This time last year, my happy, friendly seventh-grade daughter was voted off the island. The stars aligned, the dice rolled, the ballots were cast and she was "it." She went from being a member of the "in crowd" to becoming its designated exile. She was talked about, hated, despised, not invited, ridiculed but mostly, most cruelly, ignored.
"I don't exist," she explained to me softly.
"Why?" I yelled to the heavens. "Why you? Why me, the mother of you? What have we done?"
I found out about the smear campaign when I read a batch of saved e-mails my daughter left open on the family computer. She'd never done that before, so I figured she wanted me to read them. She did and I did and it hurt. The electronic missives went beyond mean to breathtakingly evil and they were attached to extensive buddy lists. It seemed that everyone knew about this except me.
I should have known. The phone never rang anymore, my daughter's grades were dropping and she had a hard time getting up in the morning. I constantly asked what was up. Finally, e-mails in hand, I asked again, "Are the girls mad at you?" She stared at me with old, sad eyes and said, "Yes."
What to do? Press for information? Sympathize? Call the mothers? Or do I do what I want to do and murder a bunch of girls for being spiteful adolescents?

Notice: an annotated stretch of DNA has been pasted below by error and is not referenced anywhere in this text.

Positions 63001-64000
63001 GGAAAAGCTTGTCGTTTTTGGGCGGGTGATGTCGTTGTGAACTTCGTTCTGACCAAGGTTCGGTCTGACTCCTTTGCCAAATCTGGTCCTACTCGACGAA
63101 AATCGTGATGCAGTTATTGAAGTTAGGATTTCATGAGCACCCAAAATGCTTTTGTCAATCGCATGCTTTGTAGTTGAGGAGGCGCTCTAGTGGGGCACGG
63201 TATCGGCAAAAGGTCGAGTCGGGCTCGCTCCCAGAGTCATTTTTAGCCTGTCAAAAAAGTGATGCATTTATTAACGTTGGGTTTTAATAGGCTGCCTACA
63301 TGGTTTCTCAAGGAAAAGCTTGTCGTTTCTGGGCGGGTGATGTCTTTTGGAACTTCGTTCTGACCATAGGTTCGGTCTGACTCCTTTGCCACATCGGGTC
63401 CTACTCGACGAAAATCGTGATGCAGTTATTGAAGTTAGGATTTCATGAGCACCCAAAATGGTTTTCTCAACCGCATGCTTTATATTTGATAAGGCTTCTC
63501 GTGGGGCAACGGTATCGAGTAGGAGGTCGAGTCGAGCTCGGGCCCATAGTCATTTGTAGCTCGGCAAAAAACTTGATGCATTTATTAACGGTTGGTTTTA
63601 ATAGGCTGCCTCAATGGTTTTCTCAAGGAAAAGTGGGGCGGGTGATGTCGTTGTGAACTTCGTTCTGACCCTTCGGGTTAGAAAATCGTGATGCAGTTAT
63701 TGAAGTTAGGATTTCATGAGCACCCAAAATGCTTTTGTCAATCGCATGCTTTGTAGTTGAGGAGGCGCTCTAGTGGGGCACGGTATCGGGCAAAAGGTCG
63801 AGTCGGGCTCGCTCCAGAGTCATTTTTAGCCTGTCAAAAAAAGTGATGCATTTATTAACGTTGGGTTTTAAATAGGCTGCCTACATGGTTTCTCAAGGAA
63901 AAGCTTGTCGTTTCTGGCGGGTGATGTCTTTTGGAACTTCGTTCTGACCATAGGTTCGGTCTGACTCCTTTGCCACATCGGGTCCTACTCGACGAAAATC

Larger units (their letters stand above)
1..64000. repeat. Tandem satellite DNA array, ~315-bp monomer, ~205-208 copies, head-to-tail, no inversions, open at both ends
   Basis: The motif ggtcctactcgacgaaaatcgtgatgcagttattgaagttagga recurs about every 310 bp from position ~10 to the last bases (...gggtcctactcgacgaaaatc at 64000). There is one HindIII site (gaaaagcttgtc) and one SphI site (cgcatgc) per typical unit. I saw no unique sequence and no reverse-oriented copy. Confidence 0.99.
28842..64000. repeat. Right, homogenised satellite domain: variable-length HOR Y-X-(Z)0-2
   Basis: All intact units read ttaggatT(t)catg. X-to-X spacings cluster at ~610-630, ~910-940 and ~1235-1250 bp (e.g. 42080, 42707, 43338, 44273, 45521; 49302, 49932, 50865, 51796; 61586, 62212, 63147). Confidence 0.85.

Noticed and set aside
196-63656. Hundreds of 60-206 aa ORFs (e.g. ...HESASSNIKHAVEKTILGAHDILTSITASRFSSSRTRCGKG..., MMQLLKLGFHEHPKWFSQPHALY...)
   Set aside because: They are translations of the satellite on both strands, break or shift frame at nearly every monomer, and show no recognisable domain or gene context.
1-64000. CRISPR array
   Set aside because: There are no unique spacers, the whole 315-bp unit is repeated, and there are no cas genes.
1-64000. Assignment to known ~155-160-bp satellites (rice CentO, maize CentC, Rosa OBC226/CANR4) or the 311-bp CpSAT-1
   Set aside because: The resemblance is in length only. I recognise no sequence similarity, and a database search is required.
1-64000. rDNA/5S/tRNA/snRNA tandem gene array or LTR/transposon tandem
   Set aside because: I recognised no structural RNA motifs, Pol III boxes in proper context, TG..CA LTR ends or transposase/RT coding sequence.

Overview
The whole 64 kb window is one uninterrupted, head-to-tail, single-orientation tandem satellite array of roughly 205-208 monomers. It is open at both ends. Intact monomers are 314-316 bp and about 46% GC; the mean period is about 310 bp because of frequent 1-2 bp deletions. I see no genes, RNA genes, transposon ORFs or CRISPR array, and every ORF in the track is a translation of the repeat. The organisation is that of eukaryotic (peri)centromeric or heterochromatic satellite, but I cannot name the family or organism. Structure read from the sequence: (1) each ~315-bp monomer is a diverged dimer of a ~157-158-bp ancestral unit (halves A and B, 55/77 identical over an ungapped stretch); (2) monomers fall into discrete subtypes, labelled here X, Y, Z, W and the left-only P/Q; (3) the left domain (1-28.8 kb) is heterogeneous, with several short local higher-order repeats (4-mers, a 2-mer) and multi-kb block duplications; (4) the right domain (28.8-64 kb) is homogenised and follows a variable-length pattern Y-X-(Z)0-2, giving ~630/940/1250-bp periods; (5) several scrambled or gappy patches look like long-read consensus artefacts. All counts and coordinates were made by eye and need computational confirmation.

Sound bitter? Well, I was a girl once. I survived -- just barely -- being left out of a chick clique. I know that sisterhood can suck. Plus, I've read Margaret Atwood's "Cat's Eye" and Mary Pipher's "Reviving Ophelia," and I know that raising girls is not for the fainthearted. But even an educated veteran of girlie bullying doesn't think it's going to happen to her daughter. And when it does, she realizes that the only thing to do is hope, pray and stick pins in dolls -- whatever gets you through.
I sought counsel from a wise and crusty high school teacher who advised that I stay out of it, adding, "What doesn't kill her, makes her stronger." OK, but what if it did kill her? It crossed my mind more than once when I couldn't wake my daughter in the morning. My heart racing, I would bend over to feel her morning breath on my cheek until finally her eyes would open and she'd begin telling me all the reasons she couldn't go to school.
The car pool line was the worst part of the day. I would pull up to see my daughter standing alone on the curb, scanning cars with wounded eyes. The rest of the girls huddled a regulation 10 feet behind her. Every time one of them climbed into a car, the rest would wave goodbye, making phone call hand signals and typing motions signifying, "Call me, e-mail me, we'll get right back on it as soon as we get home."